Home > Uncategorized > Choking Dogs, Men of Steel, and a Goaltending Legend…

Choking Dogs, Men of Steel, and a Goaltending Legend…

Wow. I think I might actually be speechless, or at the least suffering some mild cardiac arrhythmia. If you are a sports fan and you weren’t watching Washington-Montreal game seven tonight, well… I’m sorry for you. That ladies and gentlemen was the pinnacle of sports. You have a league’s most storied franchise facing its (theoretical) best team. You have an offensive powerhouse facing a franchise steeped in goaltending tradition. You have Ovechkin… You have Halak. You have 18,000 rabid fans witnessing their team go down in a hail of flames. Basically, add it all up and what you have is a giant bowl of awesome.

One-nil Montreal for most of the game, the tension was absurd. Washington was swarming like wasps around a half eaten hot dog, blasting shots from every angle and crashing the net like Vince Vaughn on a crab cake. Once again, Jaroslav Halak was retarded. Seriously, saying he stood on his head would be quaint. He did more than stand on his head, he stood on his feet, his elbows, his stomach, his ears, his butt, his… well, you get the picture. For a franchise that has seen men like Bill Durnan, Jacques Plante, Ken Dryden and Patrick Roy stand between the pipes, I seriously doubt that the Habs have ever had a three game clinic like Halak just provided for our pleasure.

Over games five, six, and seven, with the odd numbered games on opposition ice, Halak saved 37, 53, and 41 shots, while giving up 3 goals. In case you don’t want to do the math (and I can’t blame you if you don’t), that’s 131 saves in a 134 tries against the NHL’s top scoring team. Or, it’s an absurd .978 save percentage. I don’t know how the rest of Halak’s career will play out, but what Halak just accomplished is how legends are born.

And it wasn’t just Halak. The men in front of him, players seemingly made out of steel, dropped their bodies in front of everything leaving a Capitals’ stick. Tonight alone, the Canadiens’ blocked 41 shots. FORTY ONE. That’s insane. Hal Gill, a mountain of a man blocked 6, as did Andrei Markov. Ryan O’Byrne blocked five, Tom Pyatt four, and another 11 Canadiens threw their bodies in front of a shot or two. Think this was just another game?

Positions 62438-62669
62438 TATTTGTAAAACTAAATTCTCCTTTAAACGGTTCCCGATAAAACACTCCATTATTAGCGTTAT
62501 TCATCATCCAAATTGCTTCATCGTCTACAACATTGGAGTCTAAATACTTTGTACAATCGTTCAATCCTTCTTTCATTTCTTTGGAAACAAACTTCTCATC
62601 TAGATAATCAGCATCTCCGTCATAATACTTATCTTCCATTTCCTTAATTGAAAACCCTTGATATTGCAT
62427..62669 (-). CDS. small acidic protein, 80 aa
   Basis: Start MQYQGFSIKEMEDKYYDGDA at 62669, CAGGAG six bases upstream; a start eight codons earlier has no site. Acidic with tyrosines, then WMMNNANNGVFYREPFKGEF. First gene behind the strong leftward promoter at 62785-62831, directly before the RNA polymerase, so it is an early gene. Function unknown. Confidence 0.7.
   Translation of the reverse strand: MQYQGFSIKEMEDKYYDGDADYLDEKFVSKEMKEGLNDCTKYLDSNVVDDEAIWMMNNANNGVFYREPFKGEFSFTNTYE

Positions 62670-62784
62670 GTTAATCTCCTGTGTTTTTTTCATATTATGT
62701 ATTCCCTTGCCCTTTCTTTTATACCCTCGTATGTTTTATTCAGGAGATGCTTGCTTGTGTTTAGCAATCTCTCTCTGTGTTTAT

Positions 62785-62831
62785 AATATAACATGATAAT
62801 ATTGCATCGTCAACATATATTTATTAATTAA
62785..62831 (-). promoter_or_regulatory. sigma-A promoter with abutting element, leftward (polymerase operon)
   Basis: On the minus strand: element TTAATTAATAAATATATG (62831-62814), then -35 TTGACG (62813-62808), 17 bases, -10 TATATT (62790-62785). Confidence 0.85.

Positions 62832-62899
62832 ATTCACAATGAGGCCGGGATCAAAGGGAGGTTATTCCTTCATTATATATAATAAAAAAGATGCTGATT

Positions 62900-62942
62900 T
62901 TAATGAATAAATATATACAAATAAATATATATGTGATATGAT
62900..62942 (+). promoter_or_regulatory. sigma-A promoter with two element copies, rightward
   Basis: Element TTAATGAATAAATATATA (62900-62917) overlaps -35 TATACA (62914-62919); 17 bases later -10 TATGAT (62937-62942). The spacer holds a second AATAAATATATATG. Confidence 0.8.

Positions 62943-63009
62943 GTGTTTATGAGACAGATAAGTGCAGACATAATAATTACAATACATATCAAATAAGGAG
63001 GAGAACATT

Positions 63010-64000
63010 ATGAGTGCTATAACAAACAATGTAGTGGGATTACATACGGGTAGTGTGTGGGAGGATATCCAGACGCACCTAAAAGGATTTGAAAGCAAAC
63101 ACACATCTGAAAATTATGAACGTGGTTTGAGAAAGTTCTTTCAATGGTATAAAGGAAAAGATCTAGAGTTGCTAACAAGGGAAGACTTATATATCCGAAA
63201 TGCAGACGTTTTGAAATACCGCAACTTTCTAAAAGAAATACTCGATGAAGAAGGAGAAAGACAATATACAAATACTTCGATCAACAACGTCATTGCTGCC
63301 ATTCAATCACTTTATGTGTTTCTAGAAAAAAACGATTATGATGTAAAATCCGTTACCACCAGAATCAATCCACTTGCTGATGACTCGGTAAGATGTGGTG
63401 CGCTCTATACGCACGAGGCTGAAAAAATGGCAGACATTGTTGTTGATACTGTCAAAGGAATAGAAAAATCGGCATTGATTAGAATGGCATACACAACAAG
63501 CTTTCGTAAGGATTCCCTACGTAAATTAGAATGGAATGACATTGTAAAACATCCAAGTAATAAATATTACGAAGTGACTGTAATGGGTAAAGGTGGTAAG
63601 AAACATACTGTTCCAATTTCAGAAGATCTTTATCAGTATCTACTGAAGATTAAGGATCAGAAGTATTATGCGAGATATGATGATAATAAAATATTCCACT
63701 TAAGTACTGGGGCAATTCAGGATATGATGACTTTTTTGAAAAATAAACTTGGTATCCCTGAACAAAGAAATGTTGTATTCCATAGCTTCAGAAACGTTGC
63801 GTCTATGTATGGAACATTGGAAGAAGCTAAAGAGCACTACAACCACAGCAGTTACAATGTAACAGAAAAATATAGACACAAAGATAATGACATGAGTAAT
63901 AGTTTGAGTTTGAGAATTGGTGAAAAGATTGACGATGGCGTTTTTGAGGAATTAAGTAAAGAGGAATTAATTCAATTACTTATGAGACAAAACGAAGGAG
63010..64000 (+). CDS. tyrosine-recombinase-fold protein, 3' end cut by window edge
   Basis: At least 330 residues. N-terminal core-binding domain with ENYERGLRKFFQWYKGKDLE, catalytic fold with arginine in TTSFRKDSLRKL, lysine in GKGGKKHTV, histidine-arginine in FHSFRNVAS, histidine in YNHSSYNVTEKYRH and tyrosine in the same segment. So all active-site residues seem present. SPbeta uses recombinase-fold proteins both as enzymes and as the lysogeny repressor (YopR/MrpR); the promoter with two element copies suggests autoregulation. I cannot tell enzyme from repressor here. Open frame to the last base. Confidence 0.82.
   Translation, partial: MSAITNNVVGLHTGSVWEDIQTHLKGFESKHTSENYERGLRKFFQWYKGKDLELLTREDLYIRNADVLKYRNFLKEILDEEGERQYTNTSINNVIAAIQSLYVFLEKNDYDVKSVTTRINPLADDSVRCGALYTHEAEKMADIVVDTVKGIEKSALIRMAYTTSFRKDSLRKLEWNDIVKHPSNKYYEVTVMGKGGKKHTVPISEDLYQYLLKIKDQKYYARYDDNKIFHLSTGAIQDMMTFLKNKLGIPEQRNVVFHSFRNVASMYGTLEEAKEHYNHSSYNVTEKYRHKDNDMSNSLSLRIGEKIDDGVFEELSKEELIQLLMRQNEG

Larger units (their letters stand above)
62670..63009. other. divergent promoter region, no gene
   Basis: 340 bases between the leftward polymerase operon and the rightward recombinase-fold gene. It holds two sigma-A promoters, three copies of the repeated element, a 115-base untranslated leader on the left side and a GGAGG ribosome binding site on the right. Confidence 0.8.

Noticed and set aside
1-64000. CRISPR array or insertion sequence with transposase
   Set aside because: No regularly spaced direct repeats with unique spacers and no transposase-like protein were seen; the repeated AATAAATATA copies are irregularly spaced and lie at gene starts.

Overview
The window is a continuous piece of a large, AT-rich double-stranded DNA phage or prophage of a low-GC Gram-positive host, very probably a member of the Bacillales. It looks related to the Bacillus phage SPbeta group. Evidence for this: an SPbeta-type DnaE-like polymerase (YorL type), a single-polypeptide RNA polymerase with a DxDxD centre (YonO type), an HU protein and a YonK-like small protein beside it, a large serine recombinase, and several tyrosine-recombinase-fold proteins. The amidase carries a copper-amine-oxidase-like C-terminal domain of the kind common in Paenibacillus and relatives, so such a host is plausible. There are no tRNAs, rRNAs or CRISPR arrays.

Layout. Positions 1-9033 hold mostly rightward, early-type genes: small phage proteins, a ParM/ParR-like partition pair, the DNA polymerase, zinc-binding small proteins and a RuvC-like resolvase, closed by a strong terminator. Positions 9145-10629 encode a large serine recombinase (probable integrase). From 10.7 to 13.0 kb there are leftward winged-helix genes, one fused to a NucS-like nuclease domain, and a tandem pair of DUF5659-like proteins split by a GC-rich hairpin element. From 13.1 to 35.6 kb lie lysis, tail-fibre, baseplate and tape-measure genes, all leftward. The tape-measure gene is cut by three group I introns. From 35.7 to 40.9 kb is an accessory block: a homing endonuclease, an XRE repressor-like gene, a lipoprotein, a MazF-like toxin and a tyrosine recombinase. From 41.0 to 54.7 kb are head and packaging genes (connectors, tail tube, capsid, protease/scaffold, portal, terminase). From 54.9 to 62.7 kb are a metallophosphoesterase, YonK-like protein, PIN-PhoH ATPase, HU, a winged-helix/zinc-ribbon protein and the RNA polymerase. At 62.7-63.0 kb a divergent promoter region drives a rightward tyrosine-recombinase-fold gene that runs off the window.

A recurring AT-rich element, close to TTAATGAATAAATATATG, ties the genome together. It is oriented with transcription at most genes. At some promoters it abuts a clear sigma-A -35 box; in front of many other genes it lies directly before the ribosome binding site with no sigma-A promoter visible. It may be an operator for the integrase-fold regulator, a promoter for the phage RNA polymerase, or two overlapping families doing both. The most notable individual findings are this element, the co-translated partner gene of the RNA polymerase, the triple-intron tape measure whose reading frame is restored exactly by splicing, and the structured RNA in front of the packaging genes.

Before game five, the Capitals had not been held to a goal or less in any home game this season. Halak and Montreal’s defenders did it twice in the span of five days. Insane. I know that some in the media, including the Emmy winning Tony Kornheiser, will call the Capitals choking dogs and that’s valid.

They did squander a 3-1 series lead and they did gag on a great season and home ice advantage, but when Halak saves 41 shots and his teammates block another 41, well…. That’s 82 times the Capitals shot the puck. For their part, the Habs had 16 shots on goal, with Washington blocking another 12. Add that up and by my math you have 82 shots to 28. Let’s just repeat that for emphasis: eighty-two to twenty-eight. Sure, on some level the Capitals choked away this series, but they also dictated the play.

They dominated the Canadiens, swarmed all over, controlled the puck, shot the lights out, but they just could not break the wall. Eighty-two times tonight the Capitals put stick to puck and only once did that puck find the back of the net. You might say that the Capitals choked this game away, but I would say that they were beat. They were beaten by a goaltending legend and his men of steel.

  1. Stephen
    April 29, 2010 at 10:25 am

    Ken Dryden started a stellar, though brief NHL career winning the Conn Smythe for playoff MVP before winning Rookie of the Year the next year – as far as I know the only player in professional sport to win a playoff MVP before winning a rookie of the year. Be interesting to see if Montreal can ride this wave to the finals. But just to try to placate my playoff jinx I don’t expect it, I’m not predicting it, and I’m cheering for Sid the Kid. (Honest Habs – it’s the best thing I can do for you!)

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